In prophylactic applications, compositions containing the present antibodies or a cocktail thereof are administered to a patient not already in a disease state to prevent the onset of disease. Such an amount is defined to be a "prophylactically effective dose." In this use, the precise amounts again depend upon the patient's state of health and general level of immunity.
Single or multiple administrations of the compositions may be administered depending on the dosage and frequency as required and tolerated by the patient. In any event, the composition should provide a sufficient quantity of the proteins of this invention to effectively treat the patient.
Among various uses of the recombinant fusion proteins of the present invention are included a variety of disease conditions caused by specific human cells that may be eliminated by the toxic action of the protein. One preferred application is the treatment of autoimmune conditions such as graft-versus-host disease, organ transplant rejection, type I diabetes, multiple sclerosis, rheumatoid arthritis, systemic lupus erythematosus, myasthenia gravis and the like caused by T and B cells. The example disclosed herein is illustrative. Another preferred application is for the treatment of cancer, caused by malignant cells of various types. The fusion proteins may also be used in vitro, for example in the elimination of harmful cells from bone marrow before transplant. The antibody portion of the fusion protein is chosen according to the intended use. Proteins on the membranes of T cells that may serve as targets for the antibody include CD2 (T11), CD3, CD4 and CD8. Proteins found predominantly on B cells that might serve as targets include CD10 (CALLA antigen), CD19 and CD20. CD45 is a possible target that occurs broadly on lymphoid cells. These and other possible target lymphocyte antigens for the antibody are described in Leucocyte Typing III, A. J. McMichael, ed., Oxford University Press, 1987. Antigens found on cancer cells that may serve as targets for the antibody include carcinoembryonic antigen (CEA), the transferrin receptor, P-glycoprotein, c-erbB2, and antigens described in the Abstracts of the Third International Conference on Monoclonal Antibody Immunoconjugates for Cancer (San Diego, Calif. 1988). Those skilled in the art will realize that antibodies may be chosen that bind to antigens expressed on still other types of cells, for example membrane glycoproteins or growth factor or hormone receptors such as epidermal growth factor receptor and the like.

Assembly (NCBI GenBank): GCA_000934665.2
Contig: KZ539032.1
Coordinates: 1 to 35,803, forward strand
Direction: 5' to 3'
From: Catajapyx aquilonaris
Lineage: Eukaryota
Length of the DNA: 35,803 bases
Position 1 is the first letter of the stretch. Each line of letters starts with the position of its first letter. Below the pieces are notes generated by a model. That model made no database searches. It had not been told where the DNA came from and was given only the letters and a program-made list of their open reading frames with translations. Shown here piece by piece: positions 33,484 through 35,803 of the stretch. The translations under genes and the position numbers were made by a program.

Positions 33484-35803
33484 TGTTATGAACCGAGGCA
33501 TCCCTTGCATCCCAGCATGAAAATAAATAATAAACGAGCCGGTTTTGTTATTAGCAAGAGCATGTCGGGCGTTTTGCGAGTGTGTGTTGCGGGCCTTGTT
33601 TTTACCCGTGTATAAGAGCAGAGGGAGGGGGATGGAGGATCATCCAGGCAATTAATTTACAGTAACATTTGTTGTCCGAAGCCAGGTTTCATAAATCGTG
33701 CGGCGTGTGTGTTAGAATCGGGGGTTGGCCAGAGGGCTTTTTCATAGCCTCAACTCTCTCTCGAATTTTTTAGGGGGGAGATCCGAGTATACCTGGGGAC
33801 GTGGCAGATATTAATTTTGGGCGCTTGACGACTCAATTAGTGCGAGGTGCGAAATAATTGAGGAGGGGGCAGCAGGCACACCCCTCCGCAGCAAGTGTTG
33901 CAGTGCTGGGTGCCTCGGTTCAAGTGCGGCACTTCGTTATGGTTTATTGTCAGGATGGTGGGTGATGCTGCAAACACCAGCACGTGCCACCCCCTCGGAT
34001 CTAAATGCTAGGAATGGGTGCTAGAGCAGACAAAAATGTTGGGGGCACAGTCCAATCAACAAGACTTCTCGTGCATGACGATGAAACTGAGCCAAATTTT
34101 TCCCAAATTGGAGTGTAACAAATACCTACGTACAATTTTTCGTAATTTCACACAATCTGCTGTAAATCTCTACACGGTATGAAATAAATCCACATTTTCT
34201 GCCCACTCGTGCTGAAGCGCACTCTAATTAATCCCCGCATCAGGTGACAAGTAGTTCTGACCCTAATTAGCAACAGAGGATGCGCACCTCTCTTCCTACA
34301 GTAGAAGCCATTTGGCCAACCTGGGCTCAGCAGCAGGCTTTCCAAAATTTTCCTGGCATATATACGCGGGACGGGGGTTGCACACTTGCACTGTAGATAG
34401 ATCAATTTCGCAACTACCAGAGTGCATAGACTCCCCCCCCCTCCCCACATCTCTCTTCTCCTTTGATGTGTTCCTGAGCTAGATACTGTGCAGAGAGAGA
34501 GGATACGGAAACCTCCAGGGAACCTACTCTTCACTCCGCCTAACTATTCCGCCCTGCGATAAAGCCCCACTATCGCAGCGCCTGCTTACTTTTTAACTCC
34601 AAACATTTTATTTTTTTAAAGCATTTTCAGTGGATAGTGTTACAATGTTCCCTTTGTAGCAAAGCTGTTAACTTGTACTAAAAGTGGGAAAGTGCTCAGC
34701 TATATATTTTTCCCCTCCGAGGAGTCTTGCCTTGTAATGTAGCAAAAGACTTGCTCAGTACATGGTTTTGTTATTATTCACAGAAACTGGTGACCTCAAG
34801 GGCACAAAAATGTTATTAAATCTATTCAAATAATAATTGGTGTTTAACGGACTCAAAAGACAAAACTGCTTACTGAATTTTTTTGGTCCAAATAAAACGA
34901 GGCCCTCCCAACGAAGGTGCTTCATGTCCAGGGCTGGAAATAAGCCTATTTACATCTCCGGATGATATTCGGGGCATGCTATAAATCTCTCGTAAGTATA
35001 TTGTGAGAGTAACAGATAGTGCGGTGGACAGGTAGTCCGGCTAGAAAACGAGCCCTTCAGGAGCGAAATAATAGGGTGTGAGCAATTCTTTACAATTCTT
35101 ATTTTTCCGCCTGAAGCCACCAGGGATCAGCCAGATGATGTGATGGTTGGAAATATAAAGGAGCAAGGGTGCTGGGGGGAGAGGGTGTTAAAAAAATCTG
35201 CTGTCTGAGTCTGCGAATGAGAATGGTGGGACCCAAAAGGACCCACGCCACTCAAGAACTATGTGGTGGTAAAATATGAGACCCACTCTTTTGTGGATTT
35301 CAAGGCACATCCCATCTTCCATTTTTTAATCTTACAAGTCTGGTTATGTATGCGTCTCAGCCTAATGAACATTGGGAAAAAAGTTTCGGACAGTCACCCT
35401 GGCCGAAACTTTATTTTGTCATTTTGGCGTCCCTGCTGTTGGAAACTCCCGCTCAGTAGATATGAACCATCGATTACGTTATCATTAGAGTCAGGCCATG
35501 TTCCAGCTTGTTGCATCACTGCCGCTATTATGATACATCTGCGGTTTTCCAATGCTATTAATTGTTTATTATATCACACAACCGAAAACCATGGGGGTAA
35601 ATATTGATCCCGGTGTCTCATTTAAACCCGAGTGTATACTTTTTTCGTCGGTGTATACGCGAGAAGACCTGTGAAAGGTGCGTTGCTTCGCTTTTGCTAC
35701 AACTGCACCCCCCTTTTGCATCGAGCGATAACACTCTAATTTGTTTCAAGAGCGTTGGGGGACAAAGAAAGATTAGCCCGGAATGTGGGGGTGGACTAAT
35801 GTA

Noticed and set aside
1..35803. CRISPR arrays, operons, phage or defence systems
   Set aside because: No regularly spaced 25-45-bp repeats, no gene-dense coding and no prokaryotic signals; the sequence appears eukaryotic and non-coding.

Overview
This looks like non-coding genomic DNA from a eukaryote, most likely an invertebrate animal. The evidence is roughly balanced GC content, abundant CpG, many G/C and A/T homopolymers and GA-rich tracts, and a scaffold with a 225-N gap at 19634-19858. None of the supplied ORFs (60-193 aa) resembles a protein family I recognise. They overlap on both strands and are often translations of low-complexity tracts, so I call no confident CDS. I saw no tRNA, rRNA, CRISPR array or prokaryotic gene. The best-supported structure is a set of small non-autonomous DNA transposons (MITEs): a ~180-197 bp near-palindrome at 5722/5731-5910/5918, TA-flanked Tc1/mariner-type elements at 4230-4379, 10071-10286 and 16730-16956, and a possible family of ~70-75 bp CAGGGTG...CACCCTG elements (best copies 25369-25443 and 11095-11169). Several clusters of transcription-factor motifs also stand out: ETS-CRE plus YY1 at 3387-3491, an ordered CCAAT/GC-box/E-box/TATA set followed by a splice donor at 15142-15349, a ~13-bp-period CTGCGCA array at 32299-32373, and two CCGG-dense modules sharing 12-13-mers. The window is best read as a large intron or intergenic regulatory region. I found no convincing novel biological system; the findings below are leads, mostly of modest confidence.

The invention also relates to other chimeric toxins that can be created and be potentially useful as anti-toxin agents. Previous studies by the inventors have shown that anti-TFR-Lys PE40 has a very potent in vivo antitumor activity against A431 epidermoid carcinomas. Thus, other immunotoxin constructs such as anti-TFR(Fv)-PE40 and DT-388-anti-TFR(Fv) may be tested in animals with these tumors to determine the in vivo antitumor activity of single chain immuotoxins.
The invention further relates to active single chain immunotoxins constructions that may be made with different moieties placed either at the amino terminus or the carboxyl terminus of the antigen binding portions of the antibody as required. Thus, one may make active single chain immunotoxins from a wide variety of toxins (plant, bacterial or animal) that are now being made by chemical coupling methods.
While the foregoing invention has been described in some detail for purposes of clarity and understanding, it will be appreciated by one skilled in the art from a reading of this disclosure that various changes in form and detail can be made without departing from the true scope of the invention and appended claims.
The present invention will now be illustrated but is not intended to be limited by the following examples.
The following materials were used throughout the examples.
Plasmid constructions. The scheme for construction of expression plasmid pJB-anti-TFR(Fv)-1108 encoding anti-TFR(Fv)-PE40 is shown in FIG. 1A. Isolation of RNA, cDNA first strand synthesis and PCR conditions have been described previously in Chaudhary, V. K. et al., 1990, Proc. Natl. Acad USA, 87, 1066-1070. The sequences of oligonucleotide primers used to amplify the VH and VL chains by PCR are shown. The purified PCR products were digested with NdeI and BamHI for the fragment encoding VH and part of the linker at its 3' end, or with BamHI and HindIII for VL and rest of the linker at its 5' end. Expression vector pVC38H was digested with NdeI and HindIII and dephosphorylated with calf intestinal phosphatase. The DNA fragments were purified on Sea plaque agarose gel. A three fragment ligation was set up with 3.6 kb dephosphorylated vector, and VH and VL fragments. The recombinants were screened with XbaI and SalI and also with HindIII and BamH1. Several positive clones were checked for protein expression in BL21 (λ DE3).